“This must not be allowed to happen. Great distress was caused to many of our citizens in the past by long delays in the introduction of social reforms that have now become accepted as the norm. This must not be allowed to happen in regard to gay and lesbian citizens. The Oireachtas must rise to the challenge by enacting this legislation.

Well done to the Labour party! I shall be watching the progress of this bill with interest!

Irish support for EU membership, still the highest.

According to a new Euro-barometer survey which was released today Ireland still tops the table for support for continued membership of the EU. Ireland is at 78% closely followed by Luxembourg (74%). The UK is at the bottom of the current member states at 34% with only Croatia below it at 32%.

Also 87% of people in Ireland believe we have benefited from membership of the EU. Ireland also tops the poll on the positive image of the EU (73%).

On trust in EU institutions 60% of those questioned trusted the European Commission and 66% trusted the European Parliament which came out as being the most trusted institution in the EU.

On EU policies, for the Common Foreign and Security Policy Ireland is languishing near the end of the table 59% support and is right at the bottom of the table for support for a Common Defence and Security Policy with 52%

Less then half of those interviewed were in favour of further enlargement on the Union, with 48% in favour of expansion.

On the EU Constitution, 56% were in favour but this could easily be changed as 35% of respondents were “unable to express an opinion” (Euro-Barometer 66, December 2006, p33)

On the issue of same-sex marriage support is split across Europe 49% disagreeing and 44% in favour of it. In Ireland 41% agreed to this.

On the issue of Gay Adoption, 68% of respondents were against it with only 26% in favour. In Ireland support was slightly higher at 30%

For the full report click here

USI "DISAPPOINTED" OVER COURT’S REFUSAL TO UPHOLD EQUAL MARRIAGE RIGHTS

The Union of Students in Ireland (USI) has expressed deep disappointment at the High Court’s rejection of a bid by two women to have their marriage in Canada upheld under Irish law.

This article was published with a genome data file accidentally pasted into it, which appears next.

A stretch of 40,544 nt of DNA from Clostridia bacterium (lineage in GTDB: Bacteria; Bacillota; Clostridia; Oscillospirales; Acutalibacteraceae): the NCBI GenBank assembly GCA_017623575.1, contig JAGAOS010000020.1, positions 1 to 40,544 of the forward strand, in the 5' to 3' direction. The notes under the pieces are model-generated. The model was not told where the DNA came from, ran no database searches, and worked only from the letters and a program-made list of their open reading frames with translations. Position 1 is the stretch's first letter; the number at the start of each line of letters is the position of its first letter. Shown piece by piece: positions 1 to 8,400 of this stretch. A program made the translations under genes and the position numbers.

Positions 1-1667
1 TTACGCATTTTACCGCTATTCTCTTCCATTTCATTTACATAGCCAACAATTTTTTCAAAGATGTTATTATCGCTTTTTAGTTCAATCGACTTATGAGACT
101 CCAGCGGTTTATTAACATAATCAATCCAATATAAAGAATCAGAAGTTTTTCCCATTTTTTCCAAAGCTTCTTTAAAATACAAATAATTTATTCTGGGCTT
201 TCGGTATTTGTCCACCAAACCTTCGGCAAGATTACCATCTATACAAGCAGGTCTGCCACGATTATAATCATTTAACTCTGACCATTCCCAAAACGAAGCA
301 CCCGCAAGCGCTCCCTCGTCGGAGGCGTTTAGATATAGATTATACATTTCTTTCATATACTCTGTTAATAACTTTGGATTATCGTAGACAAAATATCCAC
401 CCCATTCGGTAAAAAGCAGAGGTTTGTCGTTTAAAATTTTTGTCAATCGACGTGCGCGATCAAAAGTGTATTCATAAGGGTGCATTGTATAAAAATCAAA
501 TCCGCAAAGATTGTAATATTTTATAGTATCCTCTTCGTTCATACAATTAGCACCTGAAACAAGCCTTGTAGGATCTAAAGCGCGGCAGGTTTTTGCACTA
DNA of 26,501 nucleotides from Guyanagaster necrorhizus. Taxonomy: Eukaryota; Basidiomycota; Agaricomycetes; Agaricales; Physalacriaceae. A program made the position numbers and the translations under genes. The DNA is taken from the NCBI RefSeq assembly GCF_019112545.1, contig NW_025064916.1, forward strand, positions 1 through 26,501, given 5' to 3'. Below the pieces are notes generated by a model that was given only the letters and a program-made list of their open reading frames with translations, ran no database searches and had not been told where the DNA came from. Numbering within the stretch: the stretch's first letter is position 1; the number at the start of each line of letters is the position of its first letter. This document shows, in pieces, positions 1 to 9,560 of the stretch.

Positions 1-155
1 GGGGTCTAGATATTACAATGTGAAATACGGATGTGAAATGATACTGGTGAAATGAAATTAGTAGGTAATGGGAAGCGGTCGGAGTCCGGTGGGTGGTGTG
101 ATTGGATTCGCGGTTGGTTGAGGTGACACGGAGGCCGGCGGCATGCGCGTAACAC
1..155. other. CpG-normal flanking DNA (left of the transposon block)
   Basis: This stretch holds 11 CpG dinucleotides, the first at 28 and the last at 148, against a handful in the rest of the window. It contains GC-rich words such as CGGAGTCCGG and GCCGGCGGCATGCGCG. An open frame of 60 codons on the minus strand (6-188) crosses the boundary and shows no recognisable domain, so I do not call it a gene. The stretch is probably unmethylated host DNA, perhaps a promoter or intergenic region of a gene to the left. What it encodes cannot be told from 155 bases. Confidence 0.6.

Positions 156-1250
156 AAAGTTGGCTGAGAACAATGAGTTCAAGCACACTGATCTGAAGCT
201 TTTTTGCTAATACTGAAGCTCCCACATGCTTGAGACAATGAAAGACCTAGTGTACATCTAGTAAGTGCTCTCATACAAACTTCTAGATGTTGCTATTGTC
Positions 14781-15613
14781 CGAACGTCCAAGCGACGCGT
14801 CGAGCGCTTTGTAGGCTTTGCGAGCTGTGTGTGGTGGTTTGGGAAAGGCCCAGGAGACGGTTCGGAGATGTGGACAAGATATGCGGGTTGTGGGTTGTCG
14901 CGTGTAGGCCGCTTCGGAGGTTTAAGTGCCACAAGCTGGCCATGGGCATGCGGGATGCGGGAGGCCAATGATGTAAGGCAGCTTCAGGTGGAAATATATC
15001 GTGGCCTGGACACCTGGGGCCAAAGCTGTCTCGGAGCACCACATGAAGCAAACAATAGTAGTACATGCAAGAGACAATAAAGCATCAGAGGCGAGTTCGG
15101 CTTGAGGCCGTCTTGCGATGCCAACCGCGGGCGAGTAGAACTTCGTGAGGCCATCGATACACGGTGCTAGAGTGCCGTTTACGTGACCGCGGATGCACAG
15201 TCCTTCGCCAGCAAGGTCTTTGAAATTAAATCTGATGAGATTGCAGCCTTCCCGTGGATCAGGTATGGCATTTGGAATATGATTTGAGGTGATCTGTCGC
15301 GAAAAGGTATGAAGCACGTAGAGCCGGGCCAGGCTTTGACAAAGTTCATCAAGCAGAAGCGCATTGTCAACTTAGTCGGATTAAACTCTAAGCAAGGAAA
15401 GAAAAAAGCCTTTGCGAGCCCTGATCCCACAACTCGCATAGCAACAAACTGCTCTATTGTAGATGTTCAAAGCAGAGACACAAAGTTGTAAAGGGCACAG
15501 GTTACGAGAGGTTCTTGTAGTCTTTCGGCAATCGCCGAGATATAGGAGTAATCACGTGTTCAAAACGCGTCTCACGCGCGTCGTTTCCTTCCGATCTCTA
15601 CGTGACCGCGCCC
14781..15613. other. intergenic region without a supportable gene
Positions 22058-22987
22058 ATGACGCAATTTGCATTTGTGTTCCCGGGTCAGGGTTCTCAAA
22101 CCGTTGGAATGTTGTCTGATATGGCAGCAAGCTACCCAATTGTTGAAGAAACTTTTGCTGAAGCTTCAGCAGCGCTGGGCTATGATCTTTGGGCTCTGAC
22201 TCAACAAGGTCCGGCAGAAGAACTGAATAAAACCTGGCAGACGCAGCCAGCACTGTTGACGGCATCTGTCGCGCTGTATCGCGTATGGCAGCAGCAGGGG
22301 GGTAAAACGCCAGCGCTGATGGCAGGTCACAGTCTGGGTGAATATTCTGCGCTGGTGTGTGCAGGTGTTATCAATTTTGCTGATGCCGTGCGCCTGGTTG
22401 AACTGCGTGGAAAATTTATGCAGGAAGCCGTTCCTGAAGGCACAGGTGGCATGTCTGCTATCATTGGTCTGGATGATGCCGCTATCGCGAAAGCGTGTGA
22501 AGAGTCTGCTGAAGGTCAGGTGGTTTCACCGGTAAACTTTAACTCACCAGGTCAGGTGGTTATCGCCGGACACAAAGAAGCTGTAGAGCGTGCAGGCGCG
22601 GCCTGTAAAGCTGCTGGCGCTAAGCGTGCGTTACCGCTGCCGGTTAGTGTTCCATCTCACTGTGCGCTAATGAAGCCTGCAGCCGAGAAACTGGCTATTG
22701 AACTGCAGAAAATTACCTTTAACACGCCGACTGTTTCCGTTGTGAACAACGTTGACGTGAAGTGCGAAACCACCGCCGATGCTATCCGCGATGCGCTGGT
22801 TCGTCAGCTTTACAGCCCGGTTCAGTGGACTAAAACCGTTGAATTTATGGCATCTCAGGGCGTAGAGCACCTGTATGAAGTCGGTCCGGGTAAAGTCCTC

Calling the legal judgement “questionable”, USI’s Steve Conlon said:
“it is clearly untenable to interpret the 1937 Constitution in a way that fails to read into its provisions a safeguarding of fundamental human rights”.

USI said the High Court ruling would only serve to intensify pressure on the Government to entrench the right of gay and lesbian people to enter into civil marriage on nondiscriminatory terms – if necessary by passing new legislation.

USI gay and lesbian spokesperson Steve Conlon said: “USI is deeply disappointed that the 1937 Constitution has been interpreted as a reason for refusing to acknowledge the right of gay and lesbian people to be treated as equal citizens under Irish law.

“The 1937 Constitution was meant, and is still meant, to entrench and advance the rights of all Irish people without exception. The Constitution was never meant to restrict or reduce our rights. Surprisingly, that appears to have been the verdict of the High Court today.”

USI President Colm Hamrogue said: “The 1937 Constitution is a living document, in the sense that it should be interpreted in line with the evolving standards and expectations of a civilised society. The Constitution should buttress, not undermine, civil equality.

“USI will continue to support efforts by Drs Zappone and Gilligan – and thousands of other citizens – to win acknowledgement in Ireland of their human rights to enter into civil marriage on an equal footing.”